In search of the perfect boat neck

23 Oct img_5637

I’ve been searching for the last year for a pullover boat neck top pattern. I ended up asking the ladies on the Monthly Stitch Facebook group for their recommendations as I wasn’t having much luck finding what I had in mind. They introduced me to several potential patterns I wasn’t familiar with, which I’ve filed away as future potential projects:


line_drawings_24_Sept_2014_largeThe winning suggestion was Bonnie by Bluegingergirl. But having found the right pattern, I really struggled to actually find someplace to buy it. I was over the moon at the knitting and stitching show to find it at one of the booths. That being said it’s now taken me months and months to actually get round to sewing it! I have made version B however.

It wasn’t until now that I’ve had the motivation to have a go at version C. But the cooler weather has me reaching for comfortable, long sleeve tops. And having recently got my hands on this lovely mustard yellow 95% cotton /5% spandex blend I knew it was time to get a move on. I’ve made size 10 for bust and above, grading out to 12 at the waist and hips.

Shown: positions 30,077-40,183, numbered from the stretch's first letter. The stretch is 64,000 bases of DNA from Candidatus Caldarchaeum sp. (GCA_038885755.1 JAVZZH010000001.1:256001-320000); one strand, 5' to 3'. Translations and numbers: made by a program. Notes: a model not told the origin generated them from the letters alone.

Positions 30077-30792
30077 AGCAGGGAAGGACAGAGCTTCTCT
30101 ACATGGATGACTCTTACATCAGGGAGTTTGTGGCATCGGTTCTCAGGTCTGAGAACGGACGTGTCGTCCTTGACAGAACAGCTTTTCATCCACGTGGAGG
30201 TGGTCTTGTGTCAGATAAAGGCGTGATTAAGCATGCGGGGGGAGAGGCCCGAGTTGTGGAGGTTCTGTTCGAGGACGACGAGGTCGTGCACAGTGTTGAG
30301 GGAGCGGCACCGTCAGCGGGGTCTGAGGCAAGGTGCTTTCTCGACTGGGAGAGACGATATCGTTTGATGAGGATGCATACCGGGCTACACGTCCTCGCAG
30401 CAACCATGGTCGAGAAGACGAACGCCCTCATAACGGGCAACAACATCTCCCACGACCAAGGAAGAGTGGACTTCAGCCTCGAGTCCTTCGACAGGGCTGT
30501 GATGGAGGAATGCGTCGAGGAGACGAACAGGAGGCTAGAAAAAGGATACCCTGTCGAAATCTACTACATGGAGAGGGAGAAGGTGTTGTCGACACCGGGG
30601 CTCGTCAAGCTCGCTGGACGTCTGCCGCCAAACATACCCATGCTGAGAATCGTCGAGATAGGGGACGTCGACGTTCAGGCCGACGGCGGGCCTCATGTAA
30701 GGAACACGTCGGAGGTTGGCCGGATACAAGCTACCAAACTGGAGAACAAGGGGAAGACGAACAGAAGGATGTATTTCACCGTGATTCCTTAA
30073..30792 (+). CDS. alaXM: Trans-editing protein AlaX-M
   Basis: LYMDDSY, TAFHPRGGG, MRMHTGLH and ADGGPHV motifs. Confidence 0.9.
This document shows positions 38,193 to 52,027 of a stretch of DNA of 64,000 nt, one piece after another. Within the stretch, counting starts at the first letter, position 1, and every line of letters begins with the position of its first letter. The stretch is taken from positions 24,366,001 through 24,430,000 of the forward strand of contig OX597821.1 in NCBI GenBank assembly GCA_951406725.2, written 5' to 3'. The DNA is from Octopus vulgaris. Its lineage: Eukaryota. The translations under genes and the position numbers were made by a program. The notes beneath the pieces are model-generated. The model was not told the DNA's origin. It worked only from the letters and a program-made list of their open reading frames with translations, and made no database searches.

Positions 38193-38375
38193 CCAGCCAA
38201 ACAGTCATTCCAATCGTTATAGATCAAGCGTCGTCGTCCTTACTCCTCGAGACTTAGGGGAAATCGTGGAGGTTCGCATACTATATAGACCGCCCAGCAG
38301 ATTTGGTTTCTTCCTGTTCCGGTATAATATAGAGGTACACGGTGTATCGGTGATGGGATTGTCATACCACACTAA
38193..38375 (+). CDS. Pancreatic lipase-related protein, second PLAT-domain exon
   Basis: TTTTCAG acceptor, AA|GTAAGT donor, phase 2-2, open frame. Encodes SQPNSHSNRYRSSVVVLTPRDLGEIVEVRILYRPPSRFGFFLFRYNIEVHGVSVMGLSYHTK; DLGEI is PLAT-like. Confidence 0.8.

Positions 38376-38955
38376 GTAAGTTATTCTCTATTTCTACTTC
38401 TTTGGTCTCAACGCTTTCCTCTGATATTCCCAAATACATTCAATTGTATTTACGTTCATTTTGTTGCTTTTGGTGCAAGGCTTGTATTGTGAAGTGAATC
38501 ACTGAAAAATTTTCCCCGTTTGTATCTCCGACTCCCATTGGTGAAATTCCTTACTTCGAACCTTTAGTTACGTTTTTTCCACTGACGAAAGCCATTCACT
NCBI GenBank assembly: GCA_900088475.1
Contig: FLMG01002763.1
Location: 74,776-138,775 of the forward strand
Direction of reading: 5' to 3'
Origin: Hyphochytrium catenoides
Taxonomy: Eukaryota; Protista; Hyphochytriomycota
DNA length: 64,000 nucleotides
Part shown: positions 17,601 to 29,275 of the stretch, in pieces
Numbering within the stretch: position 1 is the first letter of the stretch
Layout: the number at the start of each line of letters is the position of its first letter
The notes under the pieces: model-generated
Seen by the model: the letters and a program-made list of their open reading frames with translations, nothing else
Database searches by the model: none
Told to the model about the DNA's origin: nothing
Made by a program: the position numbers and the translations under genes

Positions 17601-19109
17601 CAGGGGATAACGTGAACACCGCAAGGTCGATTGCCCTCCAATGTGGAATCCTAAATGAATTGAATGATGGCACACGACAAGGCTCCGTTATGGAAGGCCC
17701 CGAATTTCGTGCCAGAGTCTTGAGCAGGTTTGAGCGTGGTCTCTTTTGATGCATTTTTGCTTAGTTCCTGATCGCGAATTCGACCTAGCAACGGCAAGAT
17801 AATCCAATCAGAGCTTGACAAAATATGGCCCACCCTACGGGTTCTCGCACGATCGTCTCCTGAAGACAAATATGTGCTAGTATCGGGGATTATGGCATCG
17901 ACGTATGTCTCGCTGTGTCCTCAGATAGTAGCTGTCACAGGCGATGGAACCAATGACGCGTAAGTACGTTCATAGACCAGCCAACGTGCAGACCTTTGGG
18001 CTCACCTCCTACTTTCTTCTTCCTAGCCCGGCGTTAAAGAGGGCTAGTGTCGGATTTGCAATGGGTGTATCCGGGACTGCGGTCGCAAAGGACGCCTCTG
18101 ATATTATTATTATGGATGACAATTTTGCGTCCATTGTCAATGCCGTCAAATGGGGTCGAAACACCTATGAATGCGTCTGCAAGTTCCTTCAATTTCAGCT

It is a really easy and straightforward pattern but I made one wee error. When I was sewing the neck seam with my twin needle I forgot to change my stitch from the narrow zig zag I had used previously. And because it was so narrow I didn’t notice for quite a while. If you’ve ever tried to unpick a fine stitch on jersey you’ll know that it it very easy to wreck your fabric or stretch it out of shape, so I decided to leave it be. Initially I thought there was more of a gather on the sleeve shoulder than I prefer,  but once I had it on, I think it looks quite nice. Though I may experiment next time and shave a bit off the top of the sleeve’s shoulder to reduce the gather.